About Writers, book promotion, humor, Uncategorized, world-building, Writers Co-op, Writers Co-op Anthology, writing technique

Live in the present. Write there too.

–  by Barry K. Rosen (aka Mellow Curmudgeon)

The ancient advice is still good. Live mostly in the present, with enough dwelling on the past to serve specific purposes like learning from mistakes. Also good is the much more recent advice to write fiction in the present tense, unless there is a specific reason to use the past tense.

Zen lore includes some stories with endings of the form

At that moment, __________ attained enlightenment.

Fill in the blank with the name of somebody who studied Zen for some time and finally saw the light when his teacher said or did something outrageously weird.

While my story Satori from a Consulting Gig does not presuppose any knowledge of Zen lore, it does have a surprise ending (partly inspired by those Zen stories) with my own way to fill in the blank. Using the past tense in my story’s last sentence helps make the allusion to Zen lore clear to those who might care about it.

Did I choose to write my story in the past tense because I planned to end it that way? Not consciously. I just set out to write a short story. I’ll write some fiction. I’ll use the customary past tense. Doesn’t everybody?

Not quite. I got over 16 million hits when I googled

present tense vs past tense fiction

much later, in preparation for writing this post. Before discussing some pros and cons that are out there (and some that may be new), there is a little more to be said about my story’s tense situation.

My story was written for an anthology whose editors asked the contributors to supply blurbs. I wrote a blurb in the same tense as the story, then noticed that other contributors wrote blurbs in the present tense for stories in the past tense. Why? I found the inconsistency troubling.

Another contributor (Sue Ranscht) kindly remarked that the present tense “creates a punchier tease” in blurbs than the past tense does. Indeed. Why not make the actual story (not just the blurb) be as vivid and engrossing as it can possibly be? Unless there is a specific reason to use the past tense, why not write in the present tense?

§1: Perilous Present
Written in the present tense, my newer story Entanglements begins with

Squatting over the airport, a thunderstorm supercell demolishes …

Yes, the word demolishes might be misread as (a typo for) demolished. Yes, the reader might be a little disoriented at first. Worse, the reader might suspect that gimmicky writing is camouflage for weak content. Such concerns loom large in a thoughtful page that recommends using the past tense by default and the present in some special cases. We can agree on the bedrock principle that one size does not fit all, even as we disagree amicably on where to draw some lines and how strongly to weight some concerns. That’s a respite from the train wreck of contemporary politics.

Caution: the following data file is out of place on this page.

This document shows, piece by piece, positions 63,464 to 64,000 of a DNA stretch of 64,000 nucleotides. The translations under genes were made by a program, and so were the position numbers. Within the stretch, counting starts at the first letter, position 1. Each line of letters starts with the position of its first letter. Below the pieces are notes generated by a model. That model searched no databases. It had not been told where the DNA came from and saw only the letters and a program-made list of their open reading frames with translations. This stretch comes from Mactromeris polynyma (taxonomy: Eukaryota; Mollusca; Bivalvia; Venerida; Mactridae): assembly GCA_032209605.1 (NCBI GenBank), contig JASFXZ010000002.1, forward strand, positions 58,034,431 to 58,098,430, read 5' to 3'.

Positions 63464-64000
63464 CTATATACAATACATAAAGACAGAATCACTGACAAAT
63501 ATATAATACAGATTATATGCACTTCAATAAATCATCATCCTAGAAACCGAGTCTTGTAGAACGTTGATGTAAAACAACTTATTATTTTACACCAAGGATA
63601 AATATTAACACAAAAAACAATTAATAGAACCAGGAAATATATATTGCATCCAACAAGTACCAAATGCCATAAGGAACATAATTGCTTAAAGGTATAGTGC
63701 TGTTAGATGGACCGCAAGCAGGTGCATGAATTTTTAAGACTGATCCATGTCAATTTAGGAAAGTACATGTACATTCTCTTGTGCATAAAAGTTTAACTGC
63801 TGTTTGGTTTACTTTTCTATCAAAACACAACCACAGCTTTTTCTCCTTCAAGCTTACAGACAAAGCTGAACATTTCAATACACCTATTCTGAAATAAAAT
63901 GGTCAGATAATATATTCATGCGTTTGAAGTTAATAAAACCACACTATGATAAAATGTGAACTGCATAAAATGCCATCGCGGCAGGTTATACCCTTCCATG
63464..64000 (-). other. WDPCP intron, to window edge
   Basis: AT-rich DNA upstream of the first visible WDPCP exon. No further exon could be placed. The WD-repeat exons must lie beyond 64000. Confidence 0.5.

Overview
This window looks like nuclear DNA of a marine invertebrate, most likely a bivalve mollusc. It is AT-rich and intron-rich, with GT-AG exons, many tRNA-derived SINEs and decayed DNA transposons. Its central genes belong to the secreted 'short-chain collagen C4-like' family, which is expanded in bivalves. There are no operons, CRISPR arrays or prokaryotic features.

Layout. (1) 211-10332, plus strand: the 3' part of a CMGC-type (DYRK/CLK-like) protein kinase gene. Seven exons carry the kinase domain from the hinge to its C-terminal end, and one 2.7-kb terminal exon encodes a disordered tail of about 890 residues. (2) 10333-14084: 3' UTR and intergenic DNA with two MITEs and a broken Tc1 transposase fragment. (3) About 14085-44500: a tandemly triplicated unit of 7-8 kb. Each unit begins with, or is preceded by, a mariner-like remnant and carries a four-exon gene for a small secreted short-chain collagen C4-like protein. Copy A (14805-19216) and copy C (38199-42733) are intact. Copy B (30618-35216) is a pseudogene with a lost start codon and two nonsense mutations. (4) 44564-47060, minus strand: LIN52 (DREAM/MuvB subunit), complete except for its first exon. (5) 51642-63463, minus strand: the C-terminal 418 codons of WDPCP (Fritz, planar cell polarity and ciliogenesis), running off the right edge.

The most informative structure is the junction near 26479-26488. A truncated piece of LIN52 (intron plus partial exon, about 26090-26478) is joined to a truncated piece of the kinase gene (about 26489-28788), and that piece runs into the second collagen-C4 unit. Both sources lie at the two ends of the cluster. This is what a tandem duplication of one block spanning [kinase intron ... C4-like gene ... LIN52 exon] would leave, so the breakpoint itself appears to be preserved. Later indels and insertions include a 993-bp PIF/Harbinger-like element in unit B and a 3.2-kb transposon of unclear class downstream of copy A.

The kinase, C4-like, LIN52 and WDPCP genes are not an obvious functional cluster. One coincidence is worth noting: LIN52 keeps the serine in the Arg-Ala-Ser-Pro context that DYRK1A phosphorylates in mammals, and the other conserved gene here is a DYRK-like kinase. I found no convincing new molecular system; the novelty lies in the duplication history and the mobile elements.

Dunno how 16 million hits in my Google search compares with how often the present tense has actually been used in good stuff. As good uses accumulate, the prudential reasons for defaulting to the past tense will gradually weaken. Of course, there will always be people who believe that the earth is flat, the moon landings were faked, and

Thou shalt write fiction in the past tense.

came down from Mount Sinai with Moses.

§2: Perilous Past
Readers (and writers!) may not be native speakers of English. As with many other aspects of language, English is exuberantly irregular in how it forms the past tense. People learn the past tense of a verb later (and less thoroughly?) than they learn the present tense. Can U hear the rumble of an approaching storm?

When offline (or distrustful of Google Translate), Pierre consults his French/English dictionary. How can he say prendre in English? No problem. Just say take. But Pierre is writing in the customary past tense. Neglecting to look up take in the other half of the dictionary, he says taked where he should say took.

Consider 3 common ways that verbs ending in -it can form their past tenses: hit/hit, pit/pitted, and sit/sat. Quick now: knit/knit or knit/knitted? Shit/shit or shit/shat?